A crossover from today’s Bible Challenge blog, just because Leftovers:
Readings for today were Isaiah 7-9, I Thessalonians 5, Psalm 28, OR Judith 15
The day of my graduation from seminary was supposed to be the Rapture (according to the late Harold Camping). Cue a few juvenile jokes at commencement, and my own attempt to get an ad campaign going for the next day – Sunday – “Still here? All are welcome.”
Anyway, some people say that the closing words of Saturday’s Thessalonian chapter are all about the Rapture – being caught up in the air. Others point out that those who attempt to predict such events, however, have it all wrong; chapter 5 is much more in line with the rest of scripture when it asserts that no one knows the Day of the Lord, which comes suddenly, swiftly and silently, like a thief in the night.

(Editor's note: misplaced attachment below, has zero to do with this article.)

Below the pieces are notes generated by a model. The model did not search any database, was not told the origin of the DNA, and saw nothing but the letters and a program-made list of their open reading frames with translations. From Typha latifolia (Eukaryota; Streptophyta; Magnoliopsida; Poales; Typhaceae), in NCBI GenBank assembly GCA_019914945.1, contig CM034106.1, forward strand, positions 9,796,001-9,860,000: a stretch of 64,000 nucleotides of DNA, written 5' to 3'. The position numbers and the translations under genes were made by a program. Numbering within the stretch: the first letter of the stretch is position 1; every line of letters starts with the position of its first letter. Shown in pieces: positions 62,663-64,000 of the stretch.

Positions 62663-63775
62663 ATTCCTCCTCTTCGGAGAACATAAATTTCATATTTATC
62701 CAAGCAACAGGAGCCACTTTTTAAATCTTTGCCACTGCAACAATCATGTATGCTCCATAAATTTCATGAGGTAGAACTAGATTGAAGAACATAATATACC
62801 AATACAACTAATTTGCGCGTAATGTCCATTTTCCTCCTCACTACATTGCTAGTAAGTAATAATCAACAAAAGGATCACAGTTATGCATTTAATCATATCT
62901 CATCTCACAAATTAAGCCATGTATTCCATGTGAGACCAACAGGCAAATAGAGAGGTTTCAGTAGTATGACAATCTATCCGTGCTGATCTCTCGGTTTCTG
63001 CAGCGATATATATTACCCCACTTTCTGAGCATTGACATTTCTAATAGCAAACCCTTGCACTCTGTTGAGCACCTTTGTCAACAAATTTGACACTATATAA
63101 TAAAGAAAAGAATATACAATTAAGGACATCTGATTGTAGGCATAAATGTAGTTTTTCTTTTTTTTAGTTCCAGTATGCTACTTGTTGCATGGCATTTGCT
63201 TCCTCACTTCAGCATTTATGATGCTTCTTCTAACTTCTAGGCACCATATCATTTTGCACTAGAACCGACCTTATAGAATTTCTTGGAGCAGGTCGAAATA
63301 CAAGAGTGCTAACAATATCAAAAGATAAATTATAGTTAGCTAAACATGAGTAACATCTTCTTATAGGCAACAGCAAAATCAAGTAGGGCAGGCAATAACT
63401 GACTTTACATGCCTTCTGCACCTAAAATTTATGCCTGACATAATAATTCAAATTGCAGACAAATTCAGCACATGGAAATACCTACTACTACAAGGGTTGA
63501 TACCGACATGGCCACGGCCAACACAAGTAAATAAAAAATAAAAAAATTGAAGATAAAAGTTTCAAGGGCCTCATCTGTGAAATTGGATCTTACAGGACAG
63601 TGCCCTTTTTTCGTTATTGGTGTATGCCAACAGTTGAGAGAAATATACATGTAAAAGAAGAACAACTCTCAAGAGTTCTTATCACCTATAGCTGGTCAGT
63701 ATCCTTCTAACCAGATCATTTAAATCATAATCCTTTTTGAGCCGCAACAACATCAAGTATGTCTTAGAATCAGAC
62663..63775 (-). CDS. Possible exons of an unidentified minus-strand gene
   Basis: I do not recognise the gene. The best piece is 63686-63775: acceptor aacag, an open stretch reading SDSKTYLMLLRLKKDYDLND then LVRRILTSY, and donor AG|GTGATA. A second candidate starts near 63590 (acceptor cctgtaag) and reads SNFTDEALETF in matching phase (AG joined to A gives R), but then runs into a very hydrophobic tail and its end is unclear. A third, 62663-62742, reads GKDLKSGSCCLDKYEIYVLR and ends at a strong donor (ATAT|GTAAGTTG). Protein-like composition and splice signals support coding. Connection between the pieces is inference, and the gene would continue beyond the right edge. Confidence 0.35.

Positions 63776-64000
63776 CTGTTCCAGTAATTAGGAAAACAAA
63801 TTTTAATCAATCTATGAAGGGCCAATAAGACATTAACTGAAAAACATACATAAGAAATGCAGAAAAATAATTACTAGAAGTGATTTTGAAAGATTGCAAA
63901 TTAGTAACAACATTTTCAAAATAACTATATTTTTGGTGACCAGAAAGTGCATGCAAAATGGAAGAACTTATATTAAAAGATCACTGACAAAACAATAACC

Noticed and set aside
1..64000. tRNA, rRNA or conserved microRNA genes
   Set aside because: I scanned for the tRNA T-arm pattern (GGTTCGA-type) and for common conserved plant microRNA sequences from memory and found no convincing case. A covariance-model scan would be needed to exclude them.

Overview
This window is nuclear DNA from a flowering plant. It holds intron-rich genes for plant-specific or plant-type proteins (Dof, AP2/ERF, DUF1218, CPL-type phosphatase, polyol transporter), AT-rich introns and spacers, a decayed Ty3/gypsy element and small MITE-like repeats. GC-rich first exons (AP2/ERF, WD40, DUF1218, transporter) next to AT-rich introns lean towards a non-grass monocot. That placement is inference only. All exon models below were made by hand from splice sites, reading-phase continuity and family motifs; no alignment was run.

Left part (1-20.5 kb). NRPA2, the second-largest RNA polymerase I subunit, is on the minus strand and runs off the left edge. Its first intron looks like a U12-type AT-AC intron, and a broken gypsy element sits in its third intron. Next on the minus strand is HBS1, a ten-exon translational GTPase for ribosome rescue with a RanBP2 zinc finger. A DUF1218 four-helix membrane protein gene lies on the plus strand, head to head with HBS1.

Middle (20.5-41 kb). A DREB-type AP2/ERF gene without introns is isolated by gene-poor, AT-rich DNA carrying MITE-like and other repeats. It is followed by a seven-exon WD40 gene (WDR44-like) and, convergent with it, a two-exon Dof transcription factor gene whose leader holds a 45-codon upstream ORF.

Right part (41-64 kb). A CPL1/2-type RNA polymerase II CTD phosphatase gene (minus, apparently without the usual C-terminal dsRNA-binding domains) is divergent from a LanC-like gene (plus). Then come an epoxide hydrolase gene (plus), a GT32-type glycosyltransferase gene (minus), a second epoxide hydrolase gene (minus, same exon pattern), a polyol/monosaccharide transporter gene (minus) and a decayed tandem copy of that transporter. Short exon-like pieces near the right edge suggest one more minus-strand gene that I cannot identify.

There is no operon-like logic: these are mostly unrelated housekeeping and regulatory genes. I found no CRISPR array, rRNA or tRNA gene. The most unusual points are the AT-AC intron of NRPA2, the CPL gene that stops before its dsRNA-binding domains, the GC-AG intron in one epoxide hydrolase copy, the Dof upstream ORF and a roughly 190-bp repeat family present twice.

I heard recently that a Tom Perrotta novel, The Leftovers, has been made into a tv series, with the author himself at the helm. I have never read the Left Behind series (I keep thinking I should, for research), but I have read Perrotta’s book, and enjoyed it. Whilst a reviewer of the tv show (who should know) bases the storyline firmly in rapture mythology (http://www.cnn.com/2014/07/06/opinion/parini-rapture-real), the novel itself allows its characters to believe one thing or another at will, and the narrator does not choose or force an explanation of the Sudden Departure upon a reader. It is an exploration of loss, love, and how life lives with them in tension, rather than a theological novel. In fact, reading a few other Perrotta books, I would venture that he tends to “redeem” characters from the extremes of evangelical religion to something more ordinary, to find the wonder in a life lived for the sake of life itself, as, one might think, God intended.